TIA CARR WRITES – The United Nations has recently called for an “immediate and unfettered access” to the autonomous region of Xinjiang, China. This echoes rapidly growing international humanitarian concerns regarding the status of more than one million muslims who have been detained without trial.
Efforts have been made for the past four years to improve conditions for minorities in Xinjiang, with little to no avail. The United Kingdom, admirably, is spearheading the recent effort, following up on a joint statement issued by 22 countries in late July 2019. Evidence has been released through the International Consortium of Investigative Journalists (ICIJ) that the “voluntary political reeducation” camps in the region are actually functioning as arbitrary detention centers unfairly targeting Uighers and other Turkic muslims.
Xinjiang, a territory in China’s northwest of mainland China, has experienced several brief periods of independence, but is back under Beijing’s control. The population of some 40% Han Chinese are said to be the recipients of the best jobs, economic benefits and future prospects. When protests broke out in 2017 over socioeconomic inequality, the Chinese government cracked down. Beijing argued that its efforts were to counter terrorism, and that these camps were the best methodology to do so.
Beijing also now touts “ethnic unity” in the region, but this “unity” only entails the detainment of Uighers and other minorities, along with an apparently growing cultural genocide.
A recent spectacular media leak of PRC government documents has given the international community confirmation of the human rights abuses and cultural genocide in Xinjiang. To many western humanitarian groups, these ‘founding documents’ for the detention centers ring reminiscent of Nazi Germany ordering “strict secrecy” and “never allowing escapes.”
Inmates are largely detained without evidence and based solely upon their race and religion. One man was escorted from his home a few short hours after receiving a phone call from his father in neighboring Kazakhstan. Once detained, inmates spent all day working and memorizing communist doctrine, pledging allegiance to the party and being punished if any mention of religion arises.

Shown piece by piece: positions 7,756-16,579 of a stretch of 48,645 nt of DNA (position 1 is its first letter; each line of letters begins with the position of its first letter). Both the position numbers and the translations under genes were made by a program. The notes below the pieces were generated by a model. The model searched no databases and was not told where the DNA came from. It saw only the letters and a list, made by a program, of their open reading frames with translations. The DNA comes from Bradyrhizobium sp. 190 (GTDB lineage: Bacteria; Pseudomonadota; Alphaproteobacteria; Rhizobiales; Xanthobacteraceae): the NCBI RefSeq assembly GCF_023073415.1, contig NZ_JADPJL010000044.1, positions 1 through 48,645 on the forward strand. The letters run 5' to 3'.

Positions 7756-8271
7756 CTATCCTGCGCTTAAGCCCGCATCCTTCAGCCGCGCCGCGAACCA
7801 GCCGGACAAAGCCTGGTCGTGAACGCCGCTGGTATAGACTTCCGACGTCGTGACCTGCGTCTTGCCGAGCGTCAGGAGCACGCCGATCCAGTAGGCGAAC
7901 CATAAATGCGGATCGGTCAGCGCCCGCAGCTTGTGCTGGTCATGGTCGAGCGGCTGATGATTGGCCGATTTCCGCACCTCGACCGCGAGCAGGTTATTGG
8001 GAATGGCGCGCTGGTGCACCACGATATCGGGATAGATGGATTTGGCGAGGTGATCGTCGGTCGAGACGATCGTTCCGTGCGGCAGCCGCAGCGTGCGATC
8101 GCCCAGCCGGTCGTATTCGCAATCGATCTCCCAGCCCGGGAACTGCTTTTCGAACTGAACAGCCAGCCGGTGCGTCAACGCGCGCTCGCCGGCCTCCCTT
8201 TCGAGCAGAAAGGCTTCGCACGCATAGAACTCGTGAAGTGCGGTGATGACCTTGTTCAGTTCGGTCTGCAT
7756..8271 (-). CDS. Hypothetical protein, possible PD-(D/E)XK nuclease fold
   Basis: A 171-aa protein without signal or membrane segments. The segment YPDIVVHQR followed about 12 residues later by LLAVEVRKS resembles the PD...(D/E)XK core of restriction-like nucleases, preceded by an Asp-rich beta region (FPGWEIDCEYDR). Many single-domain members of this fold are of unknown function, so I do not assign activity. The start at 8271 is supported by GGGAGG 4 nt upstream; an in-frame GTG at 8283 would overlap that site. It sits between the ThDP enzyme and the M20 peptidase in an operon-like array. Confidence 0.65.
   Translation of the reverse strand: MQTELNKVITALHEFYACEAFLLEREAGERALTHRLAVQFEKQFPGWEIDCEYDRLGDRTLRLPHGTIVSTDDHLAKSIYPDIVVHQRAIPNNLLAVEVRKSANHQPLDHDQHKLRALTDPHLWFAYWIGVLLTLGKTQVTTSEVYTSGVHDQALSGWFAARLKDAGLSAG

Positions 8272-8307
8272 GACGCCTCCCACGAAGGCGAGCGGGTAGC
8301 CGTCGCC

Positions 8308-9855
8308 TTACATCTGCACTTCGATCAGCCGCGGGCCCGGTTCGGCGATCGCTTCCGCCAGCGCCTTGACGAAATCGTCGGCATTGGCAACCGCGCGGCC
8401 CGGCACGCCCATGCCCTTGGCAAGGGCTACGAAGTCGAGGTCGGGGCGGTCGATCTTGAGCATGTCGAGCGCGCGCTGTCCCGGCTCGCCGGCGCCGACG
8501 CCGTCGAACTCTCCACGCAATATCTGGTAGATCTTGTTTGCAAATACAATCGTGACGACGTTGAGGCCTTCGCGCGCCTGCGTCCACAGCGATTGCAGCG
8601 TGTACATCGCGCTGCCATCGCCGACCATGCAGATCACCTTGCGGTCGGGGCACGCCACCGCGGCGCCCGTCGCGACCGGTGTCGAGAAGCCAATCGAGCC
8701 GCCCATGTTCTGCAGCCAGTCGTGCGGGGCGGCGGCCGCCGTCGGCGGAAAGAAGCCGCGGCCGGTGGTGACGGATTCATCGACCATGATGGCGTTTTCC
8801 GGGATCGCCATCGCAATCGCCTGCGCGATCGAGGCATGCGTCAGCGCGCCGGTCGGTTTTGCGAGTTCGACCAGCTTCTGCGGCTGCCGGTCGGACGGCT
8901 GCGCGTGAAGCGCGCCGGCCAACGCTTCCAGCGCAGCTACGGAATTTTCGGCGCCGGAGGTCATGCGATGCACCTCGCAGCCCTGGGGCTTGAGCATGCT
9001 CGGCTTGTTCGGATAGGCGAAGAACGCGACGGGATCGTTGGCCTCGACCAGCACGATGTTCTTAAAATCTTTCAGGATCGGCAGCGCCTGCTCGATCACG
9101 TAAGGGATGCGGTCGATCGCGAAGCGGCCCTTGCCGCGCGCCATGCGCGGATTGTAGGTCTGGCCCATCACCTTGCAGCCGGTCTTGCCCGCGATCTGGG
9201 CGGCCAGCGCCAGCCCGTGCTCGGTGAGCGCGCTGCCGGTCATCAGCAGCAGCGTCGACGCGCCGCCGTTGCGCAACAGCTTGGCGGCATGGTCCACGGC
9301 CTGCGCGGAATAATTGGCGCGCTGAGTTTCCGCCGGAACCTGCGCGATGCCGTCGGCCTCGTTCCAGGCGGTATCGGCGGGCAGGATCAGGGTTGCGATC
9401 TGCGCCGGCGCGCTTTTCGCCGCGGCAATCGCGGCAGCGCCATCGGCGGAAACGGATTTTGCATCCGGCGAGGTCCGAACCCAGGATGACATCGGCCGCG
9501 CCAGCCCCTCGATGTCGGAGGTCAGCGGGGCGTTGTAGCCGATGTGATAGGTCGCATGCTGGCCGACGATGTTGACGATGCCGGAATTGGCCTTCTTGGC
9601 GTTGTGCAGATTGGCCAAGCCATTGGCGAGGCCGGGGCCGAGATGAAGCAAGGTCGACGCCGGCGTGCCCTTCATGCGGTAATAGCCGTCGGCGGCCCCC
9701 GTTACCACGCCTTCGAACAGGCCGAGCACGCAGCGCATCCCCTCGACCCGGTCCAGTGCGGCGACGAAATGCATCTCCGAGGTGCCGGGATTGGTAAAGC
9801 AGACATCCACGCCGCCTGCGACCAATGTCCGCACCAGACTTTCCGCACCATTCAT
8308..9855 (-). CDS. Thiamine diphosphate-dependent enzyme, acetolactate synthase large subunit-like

It is unclear how or when the United Nations would intervene — all that has been called for is “immediate and meaningful entry” for observers into the region. Most likely the UN would cite the R2P doctrine to justify their entry, otherwise known as “Right to Protect.”
R2P was initiated in 2005 and approved by the General Assembly. 2RP has three pillars: the first obligating individual states to protect their citizens from genocide and other mass human rights violations, the second necessitating that countries aid other countries in doing so, and the third granting the UN the right to intervene if these first two mechanisms fail. Since Beijing is perpetrating these camps and violation and other countries, such as the United Kingdom, have been denied access to observe and report, it is logical that now the international community feels obliged to intervene. However, R2P measures have had mixed success, and there is no guarantee that even an observer-intervention would bring about meaningful change.
Tragically, these arbitrary detention camps have been functioning unfettered for the past two years, and a million people have suffered the consequences. China is already a permanent member of the Security Council, with the power to block binding resolutions, and a trade and economic superpower. The continuing allegations and recent revelations regarding Beijing’s very probable human rights violations and possible disregard for international law remain unchecked – and could fatally erode its credibility as a world leader.